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About waXrules

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  • Birthday July 18
  1. Looking for any information stored out there in the collective. Friend just received a pre-owned Raymarine SmartPilotX-10 and it is missing some pieces. Most of the pluggable connectors for the incoming wires are missing. Does anyone know if these parts are available anywhere or who made these connectors? Thanks.
  2. The coupling nut inside the turnbuckle is nickel plated bronze. Having said that, we still lubricate when putting the mast up every year using Boeshield T-9 spray.
  3. The best you'll find for the J/28 is an old scanned copy of the original owners manual, but there isn't really much useful information in it for the electrical system. https://www.j28sailors.org/manuals-resources The manual shows some info for the mast wiring, but there are definite gaps in the info. The electrical panel location in the layout drawing shows it on the starboard side of the boat in the main cabin and mine (hull #4) is on the port side in front of the galley. Maybe you'll find some useful info.
  4. One just popped up this week at my club, but it's located in Ottawa, ON. One of those well sorted out boats where everything just works. J-24, 1988, "Roadrash CAN 4416". J-24 Roadrash CAN 4416 meticulously maintained, very competitive J-24, North Mainsail, Genoa, 2 jibs, 2 spinnakers, carbon spinnaker pole, tactic micro compass, 2008 Tohatsu 3.5Hp outboard, depth sounder, excellent running rigging, anchor, cradle ride road trailer. Boat has been dry sailed at NSC and stored indoor in the winter since 2011. A recent marine survey is available. Price $ 11,500 Cdn.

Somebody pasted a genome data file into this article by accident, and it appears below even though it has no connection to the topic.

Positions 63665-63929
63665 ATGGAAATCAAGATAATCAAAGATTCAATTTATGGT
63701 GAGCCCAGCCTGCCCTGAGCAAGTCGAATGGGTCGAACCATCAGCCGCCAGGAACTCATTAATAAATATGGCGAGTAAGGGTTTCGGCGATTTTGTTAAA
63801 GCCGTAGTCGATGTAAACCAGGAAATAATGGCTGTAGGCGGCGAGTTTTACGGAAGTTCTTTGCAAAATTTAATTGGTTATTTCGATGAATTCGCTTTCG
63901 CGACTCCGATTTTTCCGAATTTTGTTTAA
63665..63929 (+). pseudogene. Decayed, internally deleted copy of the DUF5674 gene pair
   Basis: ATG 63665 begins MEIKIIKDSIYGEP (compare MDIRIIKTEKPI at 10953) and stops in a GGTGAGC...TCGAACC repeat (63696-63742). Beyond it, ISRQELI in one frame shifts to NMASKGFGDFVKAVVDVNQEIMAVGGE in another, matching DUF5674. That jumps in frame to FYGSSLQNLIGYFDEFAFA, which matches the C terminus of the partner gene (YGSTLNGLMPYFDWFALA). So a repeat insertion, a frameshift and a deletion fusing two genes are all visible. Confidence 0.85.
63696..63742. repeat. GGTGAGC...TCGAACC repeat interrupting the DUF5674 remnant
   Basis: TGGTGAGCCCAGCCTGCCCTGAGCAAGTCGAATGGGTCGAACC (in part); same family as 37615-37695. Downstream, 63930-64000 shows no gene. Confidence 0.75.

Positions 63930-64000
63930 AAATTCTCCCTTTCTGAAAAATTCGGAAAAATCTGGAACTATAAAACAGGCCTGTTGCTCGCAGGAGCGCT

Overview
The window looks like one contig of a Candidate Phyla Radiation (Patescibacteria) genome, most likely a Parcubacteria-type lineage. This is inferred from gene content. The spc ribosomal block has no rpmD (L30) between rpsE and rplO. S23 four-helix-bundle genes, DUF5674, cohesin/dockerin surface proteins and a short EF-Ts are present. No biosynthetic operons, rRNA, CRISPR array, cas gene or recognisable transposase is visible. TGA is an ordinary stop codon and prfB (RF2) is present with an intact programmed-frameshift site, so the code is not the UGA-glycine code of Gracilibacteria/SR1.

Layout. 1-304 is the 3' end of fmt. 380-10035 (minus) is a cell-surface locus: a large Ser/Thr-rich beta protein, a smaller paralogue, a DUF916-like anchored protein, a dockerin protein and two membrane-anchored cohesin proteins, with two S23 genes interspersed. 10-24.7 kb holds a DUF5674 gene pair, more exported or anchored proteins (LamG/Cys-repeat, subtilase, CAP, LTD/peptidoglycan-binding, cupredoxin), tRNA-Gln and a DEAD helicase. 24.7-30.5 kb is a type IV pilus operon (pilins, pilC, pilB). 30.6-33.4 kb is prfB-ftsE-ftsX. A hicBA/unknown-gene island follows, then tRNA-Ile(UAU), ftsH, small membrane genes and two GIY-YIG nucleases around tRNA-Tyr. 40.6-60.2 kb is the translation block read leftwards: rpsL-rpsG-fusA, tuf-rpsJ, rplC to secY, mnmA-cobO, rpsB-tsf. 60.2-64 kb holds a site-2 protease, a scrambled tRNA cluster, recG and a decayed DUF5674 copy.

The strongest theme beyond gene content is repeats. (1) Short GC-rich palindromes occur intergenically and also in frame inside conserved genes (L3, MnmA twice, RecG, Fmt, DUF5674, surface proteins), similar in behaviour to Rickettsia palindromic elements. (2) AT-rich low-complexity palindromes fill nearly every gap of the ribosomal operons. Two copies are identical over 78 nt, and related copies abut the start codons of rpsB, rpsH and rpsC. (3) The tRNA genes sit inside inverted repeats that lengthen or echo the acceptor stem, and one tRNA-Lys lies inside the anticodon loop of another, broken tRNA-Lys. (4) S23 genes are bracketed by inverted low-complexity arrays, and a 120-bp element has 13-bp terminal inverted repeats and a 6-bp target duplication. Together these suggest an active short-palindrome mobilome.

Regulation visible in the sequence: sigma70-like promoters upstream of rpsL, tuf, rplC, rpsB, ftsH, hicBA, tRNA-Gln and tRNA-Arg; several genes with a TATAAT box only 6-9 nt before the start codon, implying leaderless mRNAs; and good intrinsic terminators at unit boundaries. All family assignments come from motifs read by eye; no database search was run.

5. The boat is a J/28. Rudder is about 52"deep by 29"wide. Probably weights in around 80lbs. Space between center of upper and lower bearings is 31". Someone just asked me why don't I make a new bearing out of fiberglass using the rudder shaft as a mold with graphite powder added to the bearing layer. Sounds like an interesting idea and I have everything needed except the graphite. Can even vacuum bag the layup around the shaft to get better consolidation in the layup.
  6. Plugged the numbers into both calculators and the numbers are the same. Only difference is the recommendation to add grooves into the shaft log for cooling. Just for fun, I plugged the dimensions into their general application calculator (https://www.vesconite.com/design-and-technical/) and the recommendation came out at 6.509" I agree that .021 seems fairly loose. I've seen a couple other recommendations suggesting just slight drag on the bearing. I will most likely be using the rudder to reinstall the bearing. The top bearing is bronze and still in place. It was only the botto
  7. Working with the Design a Bearing tool on the Vesconite website and plugging in the numbers for my boat (6.5"shaft, 7.25"tube, 3"bearing length), their recommendation is an internal diameter of 6.521". Note that I am not press fitting the bearing into the boat; will be epoxied in place. Also interesting is that the internal diameter increases to 6.539" if I select a press-fit application.
  8. Sorry, forgot to mention that the new bushing is being made of Delrin.
  9. After spending the winter tearing out wet foam and rebuilding my rudder, it is finally time to start thinking about the reinstall when the snow melts in a couple of weeks. I have contacted a local machine shop who are going to be machining a new rudder bushing. How much larger than the rudder shaft should the inside of the bushing be for a ~6.5" shaft. The machinist is going to be measuring the shaft to get an accurate measurement on the OD of the sleeve, but I need to give him the acceptable tolerance for the ID of the bushing.
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